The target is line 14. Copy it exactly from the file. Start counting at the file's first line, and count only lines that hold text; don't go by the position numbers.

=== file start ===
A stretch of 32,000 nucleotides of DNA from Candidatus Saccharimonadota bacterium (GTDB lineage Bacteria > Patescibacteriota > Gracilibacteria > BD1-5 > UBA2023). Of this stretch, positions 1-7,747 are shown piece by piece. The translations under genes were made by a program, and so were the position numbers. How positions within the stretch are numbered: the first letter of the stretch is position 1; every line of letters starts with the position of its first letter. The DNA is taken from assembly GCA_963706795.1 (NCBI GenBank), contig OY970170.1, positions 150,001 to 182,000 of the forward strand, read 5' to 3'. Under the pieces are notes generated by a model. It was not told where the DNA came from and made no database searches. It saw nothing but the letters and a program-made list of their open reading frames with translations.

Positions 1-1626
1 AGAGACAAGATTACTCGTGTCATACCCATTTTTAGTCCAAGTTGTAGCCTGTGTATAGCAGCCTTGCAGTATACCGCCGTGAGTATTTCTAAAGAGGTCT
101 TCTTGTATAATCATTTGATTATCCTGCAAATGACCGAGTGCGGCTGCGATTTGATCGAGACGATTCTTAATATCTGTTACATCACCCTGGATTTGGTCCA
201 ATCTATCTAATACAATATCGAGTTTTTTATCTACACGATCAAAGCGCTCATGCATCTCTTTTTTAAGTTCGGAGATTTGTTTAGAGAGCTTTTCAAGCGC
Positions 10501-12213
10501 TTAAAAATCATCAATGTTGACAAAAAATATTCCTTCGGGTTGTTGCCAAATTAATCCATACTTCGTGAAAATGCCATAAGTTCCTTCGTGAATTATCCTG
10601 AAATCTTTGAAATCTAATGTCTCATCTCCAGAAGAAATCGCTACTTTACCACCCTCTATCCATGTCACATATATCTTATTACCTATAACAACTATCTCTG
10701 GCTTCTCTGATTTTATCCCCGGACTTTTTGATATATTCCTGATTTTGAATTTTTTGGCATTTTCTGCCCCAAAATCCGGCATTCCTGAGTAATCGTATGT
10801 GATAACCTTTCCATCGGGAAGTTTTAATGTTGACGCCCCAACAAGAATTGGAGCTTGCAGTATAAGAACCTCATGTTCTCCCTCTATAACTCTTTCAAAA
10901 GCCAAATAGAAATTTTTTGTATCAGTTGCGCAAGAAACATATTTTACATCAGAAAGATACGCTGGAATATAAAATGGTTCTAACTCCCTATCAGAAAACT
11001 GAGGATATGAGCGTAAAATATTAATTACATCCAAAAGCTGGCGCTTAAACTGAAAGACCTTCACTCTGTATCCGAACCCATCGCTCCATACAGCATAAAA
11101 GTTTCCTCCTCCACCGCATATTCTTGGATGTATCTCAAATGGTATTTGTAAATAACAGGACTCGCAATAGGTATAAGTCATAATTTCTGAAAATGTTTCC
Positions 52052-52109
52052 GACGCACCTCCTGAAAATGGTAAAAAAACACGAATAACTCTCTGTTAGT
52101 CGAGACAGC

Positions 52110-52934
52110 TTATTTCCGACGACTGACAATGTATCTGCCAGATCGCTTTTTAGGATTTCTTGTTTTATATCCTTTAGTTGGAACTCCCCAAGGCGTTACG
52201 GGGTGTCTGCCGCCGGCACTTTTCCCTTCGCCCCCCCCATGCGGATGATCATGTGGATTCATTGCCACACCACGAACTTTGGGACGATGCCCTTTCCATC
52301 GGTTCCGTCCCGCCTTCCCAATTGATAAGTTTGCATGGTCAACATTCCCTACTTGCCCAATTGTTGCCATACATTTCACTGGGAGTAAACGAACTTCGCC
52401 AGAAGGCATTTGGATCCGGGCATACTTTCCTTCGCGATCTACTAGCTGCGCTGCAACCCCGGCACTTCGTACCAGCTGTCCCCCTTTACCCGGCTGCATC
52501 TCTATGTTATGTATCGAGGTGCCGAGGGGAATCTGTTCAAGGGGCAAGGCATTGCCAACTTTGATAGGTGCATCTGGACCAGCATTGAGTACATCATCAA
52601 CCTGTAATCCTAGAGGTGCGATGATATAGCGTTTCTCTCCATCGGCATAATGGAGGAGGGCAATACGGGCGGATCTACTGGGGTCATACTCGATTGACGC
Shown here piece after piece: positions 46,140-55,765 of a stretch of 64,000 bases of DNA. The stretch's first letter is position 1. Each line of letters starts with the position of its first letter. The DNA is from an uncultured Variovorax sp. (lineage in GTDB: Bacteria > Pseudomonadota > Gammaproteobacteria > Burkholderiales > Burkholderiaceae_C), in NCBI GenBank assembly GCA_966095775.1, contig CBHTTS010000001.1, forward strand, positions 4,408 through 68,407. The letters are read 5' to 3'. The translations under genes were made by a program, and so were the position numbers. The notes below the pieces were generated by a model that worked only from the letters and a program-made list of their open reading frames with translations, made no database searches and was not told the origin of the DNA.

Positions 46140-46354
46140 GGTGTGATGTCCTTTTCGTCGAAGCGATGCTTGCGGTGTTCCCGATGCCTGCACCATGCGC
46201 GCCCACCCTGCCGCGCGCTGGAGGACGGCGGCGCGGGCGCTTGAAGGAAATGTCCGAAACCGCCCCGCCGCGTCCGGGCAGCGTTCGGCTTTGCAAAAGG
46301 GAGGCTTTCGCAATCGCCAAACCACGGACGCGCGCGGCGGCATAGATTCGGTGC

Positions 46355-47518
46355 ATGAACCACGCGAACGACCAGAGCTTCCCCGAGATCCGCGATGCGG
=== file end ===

Positions 52052-52109